He said “ Entails are good, because it is good to preserve in a country, serieses of men, to whom the people are accustomed to look up as to their leaders. But I am for leaving a quantity of land in commerce, to excite industry and keep money in the country; for if no land were to be bought in a country, there would be no encouragement to acquire wealth, because a family could not be founded there; or if it were acquired, it must be carried away to another country where land may be bought. And although the land in every country will remain the same, and be as fertile where there is no money, as where there is, yet all that portion of the happiness of civil life, which is produced by money circulating in a country, would be lost.” Boswell. “ Then, Sir, would it be for the advantage of a country that all its lands were sold at once ?”

JOHNSON. “So far, Sir, as money produces good it would be an advantage; for, then that country would have as much money circulating in it as it is worth. But to be sure this would be counterbalanced by disadvantages attending a total change of proprietors."

I expressed my opinion that the power of entailing should be limited thus : “ That there should be one third, or perhaps one half of the land of a country kept free for commerce ; that the proportion allowed to be entailed, should be parcelled out so as that no family could entail above a certain quantity. Let a family according to the abilities of its representatives, be richer or poorer in different generations, or always rich if its representatives be always wise : but let its absolute permanency be moderate. In this way we should be certain of there being always a number of established roots; and as in the course of nature, there is in every age an extinction of some families, there would be continual openings for men ambitious of perpetuity, to plant a stock in the entail ground.” JOHNSON. “Why, Sir, mankind will be better able to regulate the system of entails, when the evil of too much land being locked up by them is felt, than we can do at present when it is not felt."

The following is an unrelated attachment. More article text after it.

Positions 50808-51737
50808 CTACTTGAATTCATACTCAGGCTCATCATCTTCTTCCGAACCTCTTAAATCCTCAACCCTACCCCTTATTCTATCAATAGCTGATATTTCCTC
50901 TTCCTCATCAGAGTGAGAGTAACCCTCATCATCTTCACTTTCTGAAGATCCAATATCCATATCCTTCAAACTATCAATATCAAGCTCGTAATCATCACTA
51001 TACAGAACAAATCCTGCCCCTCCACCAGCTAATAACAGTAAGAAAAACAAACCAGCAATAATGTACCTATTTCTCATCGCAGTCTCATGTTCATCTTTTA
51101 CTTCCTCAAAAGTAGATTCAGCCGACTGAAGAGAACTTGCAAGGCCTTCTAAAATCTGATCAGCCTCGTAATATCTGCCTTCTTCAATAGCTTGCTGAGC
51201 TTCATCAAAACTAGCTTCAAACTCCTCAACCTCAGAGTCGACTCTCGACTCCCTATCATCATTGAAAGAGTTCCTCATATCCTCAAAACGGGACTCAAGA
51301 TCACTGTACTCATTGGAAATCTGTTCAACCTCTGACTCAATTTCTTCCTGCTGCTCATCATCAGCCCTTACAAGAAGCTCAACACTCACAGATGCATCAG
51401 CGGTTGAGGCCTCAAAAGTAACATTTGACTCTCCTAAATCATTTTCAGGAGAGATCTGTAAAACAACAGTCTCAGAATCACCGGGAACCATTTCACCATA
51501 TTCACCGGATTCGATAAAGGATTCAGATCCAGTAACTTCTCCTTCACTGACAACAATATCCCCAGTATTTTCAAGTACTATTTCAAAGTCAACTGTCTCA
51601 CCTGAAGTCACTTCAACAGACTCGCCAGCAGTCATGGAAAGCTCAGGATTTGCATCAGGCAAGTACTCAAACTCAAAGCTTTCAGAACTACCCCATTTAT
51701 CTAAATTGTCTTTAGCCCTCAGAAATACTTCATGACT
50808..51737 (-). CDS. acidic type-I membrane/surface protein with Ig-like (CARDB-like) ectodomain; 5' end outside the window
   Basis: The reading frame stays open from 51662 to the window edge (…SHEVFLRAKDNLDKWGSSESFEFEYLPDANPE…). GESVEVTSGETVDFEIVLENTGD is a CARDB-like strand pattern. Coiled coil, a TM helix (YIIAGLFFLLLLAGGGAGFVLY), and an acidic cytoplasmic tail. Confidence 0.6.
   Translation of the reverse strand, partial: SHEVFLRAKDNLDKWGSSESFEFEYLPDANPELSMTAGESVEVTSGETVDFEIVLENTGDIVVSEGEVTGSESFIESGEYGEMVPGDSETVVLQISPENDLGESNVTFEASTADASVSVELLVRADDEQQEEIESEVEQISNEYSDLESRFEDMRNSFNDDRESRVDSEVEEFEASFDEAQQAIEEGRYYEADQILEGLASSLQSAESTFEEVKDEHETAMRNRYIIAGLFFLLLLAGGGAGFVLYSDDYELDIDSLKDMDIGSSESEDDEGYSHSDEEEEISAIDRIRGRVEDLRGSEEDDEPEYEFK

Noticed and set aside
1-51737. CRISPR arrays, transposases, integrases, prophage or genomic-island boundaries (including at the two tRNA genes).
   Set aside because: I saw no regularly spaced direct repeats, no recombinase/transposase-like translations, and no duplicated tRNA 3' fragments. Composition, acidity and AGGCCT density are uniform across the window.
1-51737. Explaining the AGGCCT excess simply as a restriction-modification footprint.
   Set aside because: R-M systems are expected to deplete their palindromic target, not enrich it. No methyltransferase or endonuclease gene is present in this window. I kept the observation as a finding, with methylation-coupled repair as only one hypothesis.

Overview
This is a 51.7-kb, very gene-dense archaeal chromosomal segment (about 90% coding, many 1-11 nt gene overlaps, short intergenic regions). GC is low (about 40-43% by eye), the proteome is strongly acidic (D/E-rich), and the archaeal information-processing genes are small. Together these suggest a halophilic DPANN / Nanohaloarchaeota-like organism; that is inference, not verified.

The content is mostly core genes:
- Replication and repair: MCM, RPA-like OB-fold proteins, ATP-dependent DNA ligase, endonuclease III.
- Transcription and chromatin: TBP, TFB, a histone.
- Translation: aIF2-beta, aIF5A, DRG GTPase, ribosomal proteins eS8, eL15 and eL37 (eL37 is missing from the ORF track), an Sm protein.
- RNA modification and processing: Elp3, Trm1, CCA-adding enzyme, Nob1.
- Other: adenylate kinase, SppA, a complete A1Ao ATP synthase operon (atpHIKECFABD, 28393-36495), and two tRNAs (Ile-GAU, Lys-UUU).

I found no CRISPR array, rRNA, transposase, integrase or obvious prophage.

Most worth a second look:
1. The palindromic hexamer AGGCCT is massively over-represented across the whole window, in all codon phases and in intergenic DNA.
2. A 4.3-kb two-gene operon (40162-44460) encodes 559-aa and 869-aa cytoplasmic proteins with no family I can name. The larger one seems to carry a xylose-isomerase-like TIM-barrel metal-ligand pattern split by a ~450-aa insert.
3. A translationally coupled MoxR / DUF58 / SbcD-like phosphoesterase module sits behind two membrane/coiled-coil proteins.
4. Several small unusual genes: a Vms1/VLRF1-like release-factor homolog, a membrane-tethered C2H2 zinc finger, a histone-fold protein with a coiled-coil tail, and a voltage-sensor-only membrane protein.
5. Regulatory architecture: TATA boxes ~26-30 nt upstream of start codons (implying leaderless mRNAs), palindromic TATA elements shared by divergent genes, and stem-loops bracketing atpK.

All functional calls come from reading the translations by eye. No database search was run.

I mentioned Dr. Adam Smith's book on “ The Wealth of Nations,” which was just published, and that Sir John Pringle had observed to me, that Dr. Smith, who had never been in trade, could not be expected to write well on that subject any more than a lawyer upon physick. JOHNSON. “He is mistaken, Sir; a man who has never been engaged in trade himself may undoubtedly write well upon trade, and there is nothing which requires more to be illustrated by philosophy than trade does. As to mere wealth, that is to say, money, it is clear that one nation or one individual cannot increase its store but by making another poorer : but trade procures what is more valuable, the reciprocation of the peculiar advantages of different countries. A merchant seldom thinks but of his own particular trade. To write a good book upon it, a man must have extensive views. It is not necessary to have practised, to write well upon a subject.” I mentioned law as a subject on which no man could write well without practice. JOHNSON. “Why,